DBH Novel Coronavirus 2019 (COVID-19) Updates
DBH has been working hard to determine how we can best meet the community’s needs while keeping our staff safe.
At this moment, we will continue providing as many services as possible via phone, and we are exploring expanded telehealth services. Crisis Services are available 24/7 through Volunteers of America, and a DBH Designated Crisis Responder will be dispatched when appropriate; please call 800-584-3578.
All staff and clients are required to have their temperature taken before entering the building.
Many of you are concerned about your medications during this time. DBH is continuing to fill prescriptions as usual, with enough supply to last until your next appointment. If you are in need of a refill before your next prescriber visit, please call the main DBH number at 360-385-0321 and leave a message or ask for nursing staff. Refills may take up to 72 hours to process. Nursing staff will only call you back if there are questions about your request. If you receive an injection as part of your DBH medication, this will take place on your normal day as scheduled. If you need to make alternate arrangements, please call the main DBH number and leave a message or ask for nursing staff.
What you need to know about coronavirus in Jefferson County.
Most cases of COVID-19 will not mean hospitalization, or even a trip to an emergency room. Hospital care is a precious resource that needs to be reserved for those with the most serious symptoms.
Follow the advice of public health to prevent infection; these are common sense steps like washing your hands, not touching your face, staying home when you are sick, coughing or sneezing into a tissue and throwing that tissue away. Check out the Washington State Department of Health’s (DOH) fact sheet for more information.
If you are sick, stay home and manage your symptoms as you would any cold.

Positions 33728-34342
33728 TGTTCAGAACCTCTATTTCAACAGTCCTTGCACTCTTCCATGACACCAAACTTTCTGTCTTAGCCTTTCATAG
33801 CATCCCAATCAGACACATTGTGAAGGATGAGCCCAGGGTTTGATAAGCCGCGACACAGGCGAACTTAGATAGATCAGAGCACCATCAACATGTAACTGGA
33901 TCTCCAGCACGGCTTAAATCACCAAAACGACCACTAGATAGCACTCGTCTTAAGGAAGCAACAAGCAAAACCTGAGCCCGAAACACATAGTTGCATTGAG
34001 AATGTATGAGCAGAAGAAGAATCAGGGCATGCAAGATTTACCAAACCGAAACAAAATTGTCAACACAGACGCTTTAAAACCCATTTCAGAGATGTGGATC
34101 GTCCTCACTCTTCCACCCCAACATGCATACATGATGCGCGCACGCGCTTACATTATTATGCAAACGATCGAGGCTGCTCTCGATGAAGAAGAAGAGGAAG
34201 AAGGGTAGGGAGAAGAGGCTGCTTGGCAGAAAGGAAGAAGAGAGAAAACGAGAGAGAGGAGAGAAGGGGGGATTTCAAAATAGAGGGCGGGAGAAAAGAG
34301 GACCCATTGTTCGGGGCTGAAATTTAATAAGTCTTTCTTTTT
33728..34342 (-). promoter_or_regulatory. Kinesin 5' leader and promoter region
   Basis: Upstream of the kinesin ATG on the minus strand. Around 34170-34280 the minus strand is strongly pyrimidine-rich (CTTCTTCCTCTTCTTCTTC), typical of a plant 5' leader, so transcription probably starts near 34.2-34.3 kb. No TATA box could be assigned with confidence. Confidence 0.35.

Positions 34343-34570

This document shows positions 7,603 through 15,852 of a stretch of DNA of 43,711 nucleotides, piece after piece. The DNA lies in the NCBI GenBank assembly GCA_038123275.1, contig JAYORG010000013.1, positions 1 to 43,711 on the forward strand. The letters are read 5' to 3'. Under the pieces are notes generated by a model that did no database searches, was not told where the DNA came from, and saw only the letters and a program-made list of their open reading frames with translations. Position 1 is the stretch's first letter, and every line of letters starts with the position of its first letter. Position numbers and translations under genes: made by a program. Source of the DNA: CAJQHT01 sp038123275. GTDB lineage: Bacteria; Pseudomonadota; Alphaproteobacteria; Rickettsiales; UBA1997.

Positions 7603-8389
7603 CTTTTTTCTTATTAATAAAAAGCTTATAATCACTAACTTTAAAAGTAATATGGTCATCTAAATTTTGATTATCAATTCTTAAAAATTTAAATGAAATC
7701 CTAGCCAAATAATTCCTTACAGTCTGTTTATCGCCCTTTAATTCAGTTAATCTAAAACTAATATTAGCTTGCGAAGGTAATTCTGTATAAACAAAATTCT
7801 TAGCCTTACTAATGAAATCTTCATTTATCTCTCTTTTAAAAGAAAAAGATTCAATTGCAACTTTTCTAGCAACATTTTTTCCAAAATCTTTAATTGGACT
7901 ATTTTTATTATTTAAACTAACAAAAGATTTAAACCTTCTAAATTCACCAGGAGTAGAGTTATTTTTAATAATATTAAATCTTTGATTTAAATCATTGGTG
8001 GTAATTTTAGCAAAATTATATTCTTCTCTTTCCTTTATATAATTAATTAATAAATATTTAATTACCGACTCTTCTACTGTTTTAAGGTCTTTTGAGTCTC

If you have these symptoms: trouble breathing, cough or sore throat, fever call the
Jefferson County Healthcare COVID – 19 Nurse Hotline
DOH coronavirus hotline at 1-800-525-0127, press # for symptom evaluation
Continue to see your provider to address your other health care needs. Do not neglect your existing needs.
Masks can help prevent the spread of the illness because they stop big droplets from sneezes and coughs from becoming airborne or contaminating surfaces.
Take care of yourself by following common sense steps and avoiding misinformation.
Choose one national or international source like the CDC, and another local or national source so you know what’s going on in our community. DBH recommends looking at the CDC website, WA DOH, and Jefferson Co Dept. of Health and avoid searching for multiple sites, some of these may provide misinformation
Limit the frequency of your updates. Things may be changing rapidly, but that doesn’t mean you need to hang on every update. This may mean disabling constant notifications from news sites or social media. Limit worry and agitation by lessening the time you and your family spend watching or listening to media coverage that you perceive as upsetting.
Practice social media self-discipline. It’s not easy to limit time on social media. But chances are, the information and commentary you get from friends and acquaintances on your Facebook feed is more incessant than actual updates from news or health organizations.
It is normal to feel sad, stressed, confused, scared or angry during a crisis. Talking to people you trust can help. Contact your friends and family and be proactive about reaching out to others you think may need extra support.
If you must stay at home, maintain a healthy lifestyle – including proper diet, sleep, exercise and social contacts with loved ones at home and by email and phone with other family and friends.
Think outside yourself. Since action can allay our anxieties, you may want to also consider what you can do to help others who may be more affected by the outbreak than you.
Take care of your children. Respond to your child’s reactions in a supportive way, listen to their concerns and give them extra love and attention. Remember to listen to your children, speak kindly and reassure them. Make opportunities for the child to play and relax. Keep to regular routines and schedules as much as possible, or help create new ones in a new environment, including school/learning as well as time for safely playing and relaxing.
Avoid smoking, alcohol or other drugs to deal with your emotions. Have a plan, where to go to and how to seek help for physical and mental health needs if required.
Draw on skills you have used in the past that have helped you to manage previous life’s adversities and use those skills to help you manage your emotions during the challenging time of this outbreak.
We will do our best to update you via our website whenever changes occur.
Taking care of your mental and physical health is important.
It is important that we take care of one another as best we can.
Jefferson County is a strong community! We will get through this together by taking care of one another.